Before diving in on which stain colors or finishes you would like, make sure to do your research on what kind of wood you are going to apply your stain on. We suggest testing out various types of stain on the particular piece of wood you are going to apply it to. If you are using plywood and a solid wood panel in your project, you will want to test out stain colors on each wood type. Use the strips to add additional stain to areas of your surfaces, if needed.
For wood that is difficult to stain, finishing with a 120-grit finish will generally solve this issue. Medium-grit isgenerally best for stripping finishes (#120 and #150), while extremely fine-grit grits such as #220 are used for polishing the piece of wood prior to staining, or in-between finishes. On most untreated wood, begin by starting to sand the grain direction using #120-150-grit papers prior to staining, working your way to #220-grit papers.
You may have to sand the veneers while applying the wood finish or stain. If you are using wood stain, and apply more than one coat, you probably will not have to sand in between coats. Remember, if you choose to add a finish to your wood, staining is going to turn the wood a little darker when it is drying.
Most wood stains will not need two coats, but you may apply more coats if you wish to change the colour. If you do want to change the color, you can actually layer another stain color over top of your first one to create a unique finish. If a single coat of stain does not sufficiently darken the wood, then apply a second.
The longer a stain sits on the surface of a veneer, the darker it darkens the wood. Put just enough staining liquid onto the wood so it is drowning (completely coating) the surface.
To remove the excess stain, you will use a synthetic washcloth and brush off stain, pointing the washcloth toward the wood grain. Then, you can use oil for wood furniture to finish.
Work small sections, like a single wood grain surface at a time, to achieve a uniform stain look. The key to getting the stain onto your wood is not splattering it all over the place, nor is it creating a finish point that allows the stain to absorb into it and look darker. The surface of the wood might appear glossy and ready for the stain, but that is until you have finished sanding.
Even if wood looks smooth everywhere, unless sanded correctly, with all grains exposed equally, staining will appear mottled or striped. Before you begin any wood staining project, always be sure to first sand your wood, this makes a massive difference to the final finish of your wood stain. It is essential that you wipe the stain thoroughly and consistently (in the direction of the grain) in order to achieve a uniformly stained surface.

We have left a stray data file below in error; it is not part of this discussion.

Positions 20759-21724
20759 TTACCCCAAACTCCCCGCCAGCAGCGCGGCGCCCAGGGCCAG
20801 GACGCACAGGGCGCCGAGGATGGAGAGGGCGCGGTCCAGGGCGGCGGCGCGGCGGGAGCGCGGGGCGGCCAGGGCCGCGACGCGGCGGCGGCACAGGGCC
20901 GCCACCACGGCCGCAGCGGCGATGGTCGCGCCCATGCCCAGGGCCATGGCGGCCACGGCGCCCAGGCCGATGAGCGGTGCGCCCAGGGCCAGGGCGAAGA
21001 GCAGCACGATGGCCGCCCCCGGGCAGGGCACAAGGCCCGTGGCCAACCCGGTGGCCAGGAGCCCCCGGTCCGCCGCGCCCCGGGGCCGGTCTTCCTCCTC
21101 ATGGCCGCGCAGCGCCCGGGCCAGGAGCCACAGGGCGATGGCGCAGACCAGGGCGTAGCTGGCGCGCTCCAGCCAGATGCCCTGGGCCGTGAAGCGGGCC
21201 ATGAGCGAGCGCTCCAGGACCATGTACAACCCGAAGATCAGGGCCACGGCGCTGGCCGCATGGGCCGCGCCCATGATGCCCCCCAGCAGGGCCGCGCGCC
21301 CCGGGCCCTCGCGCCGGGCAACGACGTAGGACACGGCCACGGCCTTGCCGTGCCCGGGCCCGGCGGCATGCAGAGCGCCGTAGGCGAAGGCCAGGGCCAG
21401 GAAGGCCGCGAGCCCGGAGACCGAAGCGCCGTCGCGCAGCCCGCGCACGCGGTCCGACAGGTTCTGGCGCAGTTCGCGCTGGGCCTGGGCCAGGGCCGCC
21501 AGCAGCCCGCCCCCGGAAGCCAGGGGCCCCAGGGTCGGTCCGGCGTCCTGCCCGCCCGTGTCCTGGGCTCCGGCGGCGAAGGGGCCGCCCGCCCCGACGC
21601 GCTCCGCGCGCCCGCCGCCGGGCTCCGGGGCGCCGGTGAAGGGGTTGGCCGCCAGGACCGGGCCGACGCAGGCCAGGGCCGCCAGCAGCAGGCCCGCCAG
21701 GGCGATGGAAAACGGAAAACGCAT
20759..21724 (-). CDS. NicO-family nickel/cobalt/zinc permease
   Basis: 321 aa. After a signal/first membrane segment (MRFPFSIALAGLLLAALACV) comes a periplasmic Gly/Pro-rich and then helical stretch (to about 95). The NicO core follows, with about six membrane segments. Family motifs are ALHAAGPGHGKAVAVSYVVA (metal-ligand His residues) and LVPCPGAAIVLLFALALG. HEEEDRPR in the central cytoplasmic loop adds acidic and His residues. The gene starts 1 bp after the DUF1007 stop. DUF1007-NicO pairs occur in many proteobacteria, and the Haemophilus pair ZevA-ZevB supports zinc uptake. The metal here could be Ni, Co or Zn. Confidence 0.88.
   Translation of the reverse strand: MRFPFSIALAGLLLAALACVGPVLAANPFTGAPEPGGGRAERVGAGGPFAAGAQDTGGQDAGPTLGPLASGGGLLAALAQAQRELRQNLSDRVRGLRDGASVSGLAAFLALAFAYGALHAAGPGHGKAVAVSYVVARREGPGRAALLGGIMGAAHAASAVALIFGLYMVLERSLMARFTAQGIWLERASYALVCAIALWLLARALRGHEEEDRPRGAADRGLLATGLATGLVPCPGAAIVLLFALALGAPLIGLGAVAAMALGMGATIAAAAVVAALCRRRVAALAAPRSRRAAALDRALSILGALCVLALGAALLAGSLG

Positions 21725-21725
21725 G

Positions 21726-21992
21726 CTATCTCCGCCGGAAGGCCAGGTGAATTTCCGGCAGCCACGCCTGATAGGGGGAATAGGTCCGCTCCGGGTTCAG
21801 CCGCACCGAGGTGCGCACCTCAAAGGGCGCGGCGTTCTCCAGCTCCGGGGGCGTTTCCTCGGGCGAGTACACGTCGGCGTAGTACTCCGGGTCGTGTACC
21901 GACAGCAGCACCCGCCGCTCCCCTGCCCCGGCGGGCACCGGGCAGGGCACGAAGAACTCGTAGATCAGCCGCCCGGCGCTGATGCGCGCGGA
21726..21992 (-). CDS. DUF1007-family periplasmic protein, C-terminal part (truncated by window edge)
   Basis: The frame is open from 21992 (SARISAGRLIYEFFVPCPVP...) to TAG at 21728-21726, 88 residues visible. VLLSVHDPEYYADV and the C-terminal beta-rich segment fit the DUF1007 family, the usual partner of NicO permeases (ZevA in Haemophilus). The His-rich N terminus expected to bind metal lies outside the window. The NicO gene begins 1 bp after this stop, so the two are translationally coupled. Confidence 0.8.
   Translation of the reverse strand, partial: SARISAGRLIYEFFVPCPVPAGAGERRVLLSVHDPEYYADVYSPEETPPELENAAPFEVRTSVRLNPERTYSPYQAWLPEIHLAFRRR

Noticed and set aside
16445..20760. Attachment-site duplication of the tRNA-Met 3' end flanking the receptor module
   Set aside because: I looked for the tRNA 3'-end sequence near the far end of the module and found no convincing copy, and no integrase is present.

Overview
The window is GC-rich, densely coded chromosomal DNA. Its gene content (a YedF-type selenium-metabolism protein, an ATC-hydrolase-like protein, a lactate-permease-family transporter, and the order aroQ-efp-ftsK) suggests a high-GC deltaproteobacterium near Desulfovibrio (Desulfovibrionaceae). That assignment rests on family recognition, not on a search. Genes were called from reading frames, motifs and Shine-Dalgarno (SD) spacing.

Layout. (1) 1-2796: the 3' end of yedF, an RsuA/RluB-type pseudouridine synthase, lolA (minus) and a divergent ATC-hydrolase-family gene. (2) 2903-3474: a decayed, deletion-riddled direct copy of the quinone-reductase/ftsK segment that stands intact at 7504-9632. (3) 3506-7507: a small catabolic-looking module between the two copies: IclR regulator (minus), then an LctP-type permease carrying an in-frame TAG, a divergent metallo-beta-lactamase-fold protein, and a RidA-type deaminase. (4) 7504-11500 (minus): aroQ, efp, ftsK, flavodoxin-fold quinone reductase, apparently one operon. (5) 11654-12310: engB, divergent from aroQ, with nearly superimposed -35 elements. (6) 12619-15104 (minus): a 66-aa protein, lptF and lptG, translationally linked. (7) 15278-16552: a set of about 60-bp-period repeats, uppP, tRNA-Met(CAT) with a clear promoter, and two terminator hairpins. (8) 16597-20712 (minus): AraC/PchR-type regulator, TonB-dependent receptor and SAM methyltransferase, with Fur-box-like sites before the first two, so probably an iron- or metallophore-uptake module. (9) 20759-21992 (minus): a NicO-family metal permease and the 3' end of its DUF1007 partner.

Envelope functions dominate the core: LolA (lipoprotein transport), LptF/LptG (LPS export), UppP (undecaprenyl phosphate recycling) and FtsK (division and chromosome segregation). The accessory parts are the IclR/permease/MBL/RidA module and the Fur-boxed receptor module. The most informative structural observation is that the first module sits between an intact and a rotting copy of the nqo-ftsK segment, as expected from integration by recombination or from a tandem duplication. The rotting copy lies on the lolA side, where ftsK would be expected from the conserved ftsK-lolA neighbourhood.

End-grain surfaces (areas of wood that were cut opposite the grain), like the front side of the table, tend to absorb more stain than other surfaces. One downside of using stains is they tend to dull down the woods luster.
Because the foam brush holds a larger amount of stain than the rag, you can spread your stain across a larger area (in the direction of the wood grain), and then use the lint-free rag to remove any excess stain. For corners, corners, nooks, cracks, or any other difficult-to-reach areas, apply stain first using the foam brushes.
Then, apply 2 evenly applied coats of any stain that you have chosen with a brush. When using stain, wax, penetrating paint, or an oil-based finish, you will likely have to apply more than 1 coat.
You will typically stain or finish wood veneers after they are glued in place, but if desired, you may choose to apply stain or finish prior to the glue. Remember, you are applying a stain on unfinished wood, so you need to seal your stain in order to protect it. Do not sand too hard, or you might seal the wood too well and then it cannot accept a finish.
Without sanding, your stain will look a lot mottier, darkening any scratches or dents in the wood, and highlight any glue or leftover sticker residue because staining does not absorb into those areas. The surface of your wood veneer needs to be sanded smooth and scratch-free. Apply a pre-stain using a clean brush on a non-obtrusive part of the wood.
Once you have pre-stain on your wood piece, you have got a little window of time to get a nice finish – in fact, 2 hours.
If, for whatever reason, you decide hours later you would like your wood piece a little darker, then continue with the second layer of stain, following the same procedures outlined above.
For instance, if I only apply a quick coat of pre-staining conditioner, and then apply stain, the stain will blend into the conditioner, which is still sitting on the wood, and will dull the color of the stain. Once I am ready to apply stain, I am not overly fussy with the way that I apply the stain on the wood, be it a brush, spongy, or rag. Water-based stains come in solid or semi-transparent finishes, which means you can decide how brightly the wood grain should show.